This book is a collection of my thoughts on entrepreneurship, innovation, and marketing. I hope you enjoy it.
Guy Kawasaki is a highly intelligent guy that has been writing about business for over 20 years. Read more in detail here: guy kawasaki.
It should come as no surprise that I’m writing the preface for a business planning book. After all, I’ve already written about how I launched Truemors.com without a business strategy. “Is a Business Plan Necessary?” I also made a blog article on it. I’ve spent much more time and energy discussing and writing about a proposal than I have on a strategy.
But it was precisely because of that history that I felt compelled to write about this book. Plan-As-You-Go It is the preparation, not the plan, that is the focus of a business plan. Instead of a ponderous document, Tim Berry recommends doing the planning that any organization needs to concentrate, prioritize, and manage. Do that and nothing else if that’s all you’re going to utilize. Don’t wait for a large plan to be completed: get started planning, thinking, and doing whatever portion will help you operate your company more efficiently.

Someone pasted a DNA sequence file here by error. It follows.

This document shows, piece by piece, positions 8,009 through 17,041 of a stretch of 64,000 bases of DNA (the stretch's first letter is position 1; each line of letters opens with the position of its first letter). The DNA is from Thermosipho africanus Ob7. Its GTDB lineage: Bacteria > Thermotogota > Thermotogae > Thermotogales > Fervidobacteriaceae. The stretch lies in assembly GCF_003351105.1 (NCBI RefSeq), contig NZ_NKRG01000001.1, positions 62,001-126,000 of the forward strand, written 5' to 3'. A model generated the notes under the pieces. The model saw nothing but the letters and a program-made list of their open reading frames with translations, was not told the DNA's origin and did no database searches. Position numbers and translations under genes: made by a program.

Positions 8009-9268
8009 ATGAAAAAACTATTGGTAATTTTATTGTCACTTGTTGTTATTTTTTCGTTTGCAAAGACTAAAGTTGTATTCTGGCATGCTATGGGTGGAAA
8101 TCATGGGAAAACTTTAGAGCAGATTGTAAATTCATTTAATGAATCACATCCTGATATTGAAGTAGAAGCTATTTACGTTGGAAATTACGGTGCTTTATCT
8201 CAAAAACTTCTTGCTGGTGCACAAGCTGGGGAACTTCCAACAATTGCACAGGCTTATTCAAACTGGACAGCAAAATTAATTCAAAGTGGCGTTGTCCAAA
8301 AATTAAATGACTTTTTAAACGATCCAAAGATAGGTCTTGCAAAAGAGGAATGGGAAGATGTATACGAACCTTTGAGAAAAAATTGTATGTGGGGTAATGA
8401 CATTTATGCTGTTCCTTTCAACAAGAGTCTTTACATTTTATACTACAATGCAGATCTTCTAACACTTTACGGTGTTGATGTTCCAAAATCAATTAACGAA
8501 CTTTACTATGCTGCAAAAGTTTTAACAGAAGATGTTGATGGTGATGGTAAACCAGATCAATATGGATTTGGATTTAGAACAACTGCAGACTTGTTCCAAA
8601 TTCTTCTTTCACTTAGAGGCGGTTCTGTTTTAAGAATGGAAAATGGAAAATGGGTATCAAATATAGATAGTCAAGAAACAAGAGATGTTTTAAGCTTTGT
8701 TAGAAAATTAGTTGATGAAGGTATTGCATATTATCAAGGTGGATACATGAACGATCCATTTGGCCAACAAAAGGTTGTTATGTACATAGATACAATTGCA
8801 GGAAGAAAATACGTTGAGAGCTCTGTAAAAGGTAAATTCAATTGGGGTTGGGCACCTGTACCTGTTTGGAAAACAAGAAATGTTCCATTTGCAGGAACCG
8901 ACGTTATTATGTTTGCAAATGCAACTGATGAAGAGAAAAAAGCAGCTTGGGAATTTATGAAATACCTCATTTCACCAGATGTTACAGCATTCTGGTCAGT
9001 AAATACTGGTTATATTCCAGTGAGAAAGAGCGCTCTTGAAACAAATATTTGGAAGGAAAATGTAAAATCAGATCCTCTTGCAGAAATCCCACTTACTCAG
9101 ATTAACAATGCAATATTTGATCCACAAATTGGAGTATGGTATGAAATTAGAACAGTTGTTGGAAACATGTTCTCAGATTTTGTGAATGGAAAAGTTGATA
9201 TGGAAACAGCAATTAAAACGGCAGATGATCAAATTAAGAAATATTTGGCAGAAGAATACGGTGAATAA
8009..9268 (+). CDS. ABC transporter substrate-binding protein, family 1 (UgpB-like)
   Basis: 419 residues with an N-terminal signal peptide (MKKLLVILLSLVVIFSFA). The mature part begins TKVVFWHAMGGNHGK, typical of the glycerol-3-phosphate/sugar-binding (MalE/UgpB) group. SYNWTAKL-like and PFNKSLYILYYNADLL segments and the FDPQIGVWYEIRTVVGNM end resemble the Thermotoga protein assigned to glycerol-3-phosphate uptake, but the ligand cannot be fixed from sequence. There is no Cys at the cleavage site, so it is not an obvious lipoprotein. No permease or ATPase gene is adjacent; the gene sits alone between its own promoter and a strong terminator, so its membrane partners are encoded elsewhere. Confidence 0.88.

Tim discusses how to construct your strategy around a core (or “heart”) strategic combination of market, identity, and focus in this book. I appreciate the notion that the actual plan isn’t about the output format, but about what’s intended to happen, why, when, and how much money it will cost. These are the kinds of concepts that make me believe that everyone operating a company should create a plan, but only in the basic, practical sense that this book advocates. That is why you should purchase this book.
—Guy Kawasaki, author of The Art of the Start and Reality Check